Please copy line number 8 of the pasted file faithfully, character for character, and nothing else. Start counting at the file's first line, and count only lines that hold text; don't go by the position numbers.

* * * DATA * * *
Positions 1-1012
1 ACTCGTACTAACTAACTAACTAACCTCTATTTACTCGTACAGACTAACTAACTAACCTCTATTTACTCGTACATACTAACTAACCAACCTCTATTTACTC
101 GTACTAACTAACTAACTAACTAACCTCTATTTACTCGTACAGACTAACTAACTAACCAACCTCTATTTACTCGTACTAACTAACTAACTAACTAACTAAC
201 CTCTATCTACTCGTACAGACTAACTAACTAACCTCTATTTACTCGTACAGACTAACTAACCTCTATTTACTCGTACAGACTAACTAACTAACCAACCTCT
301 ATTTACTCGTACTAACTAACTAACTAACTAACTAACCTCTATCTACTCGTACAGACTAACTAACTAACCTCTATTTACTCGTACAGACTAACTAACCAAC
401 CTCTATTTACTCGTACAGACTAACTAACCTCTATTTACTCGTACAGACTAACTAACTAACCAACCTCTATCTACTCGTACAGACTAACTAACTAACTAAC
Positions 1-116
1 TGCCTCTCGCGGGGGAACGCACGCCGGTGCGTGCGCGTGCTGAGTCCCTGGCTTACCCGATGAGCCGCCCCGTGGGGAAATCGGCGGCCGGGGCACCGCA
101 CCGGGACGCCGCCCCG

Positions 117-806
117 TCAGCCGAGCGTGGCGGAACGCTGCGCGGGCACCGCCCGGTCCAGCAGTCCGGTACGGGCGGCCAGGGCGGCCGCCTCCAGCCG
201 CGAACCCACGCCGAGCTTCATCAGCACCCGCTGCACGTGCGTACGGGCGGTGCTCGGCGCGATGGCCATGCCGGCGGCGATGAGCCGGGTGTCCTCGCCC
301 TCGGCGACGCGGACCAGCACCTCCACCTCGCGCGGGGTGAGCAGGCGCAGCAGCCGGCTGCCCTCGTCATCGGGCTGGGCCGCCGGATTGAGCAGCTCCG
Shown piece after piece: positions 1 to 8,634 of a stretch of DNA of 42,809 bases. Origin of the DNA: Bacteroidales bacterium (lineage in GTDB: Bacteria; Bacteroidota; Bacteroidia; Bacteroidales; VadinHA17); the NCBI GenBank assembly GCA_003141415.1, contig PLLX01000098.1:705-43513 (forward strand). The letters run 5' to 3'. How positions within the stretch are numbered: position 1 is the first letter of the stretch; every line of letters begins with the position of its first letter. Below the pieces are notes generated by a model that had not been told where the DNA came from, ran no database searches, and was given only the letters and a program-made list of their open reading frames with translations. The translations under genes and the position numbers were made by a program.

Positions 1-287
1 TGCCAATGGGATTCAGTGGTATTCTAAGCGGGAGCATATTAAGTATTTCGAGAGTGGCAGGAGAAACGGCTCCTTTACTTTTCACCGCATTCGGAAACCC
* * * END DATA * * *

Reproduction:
1 TGCCTCTCGCGGGGGAACGCACGCCGGTGCGTGCGCGTGCTGAGTCCCTGGCTTACCCGATGAGCCGCCCCGTGGGGAAATCGGCGGCCGGGGCACCGCA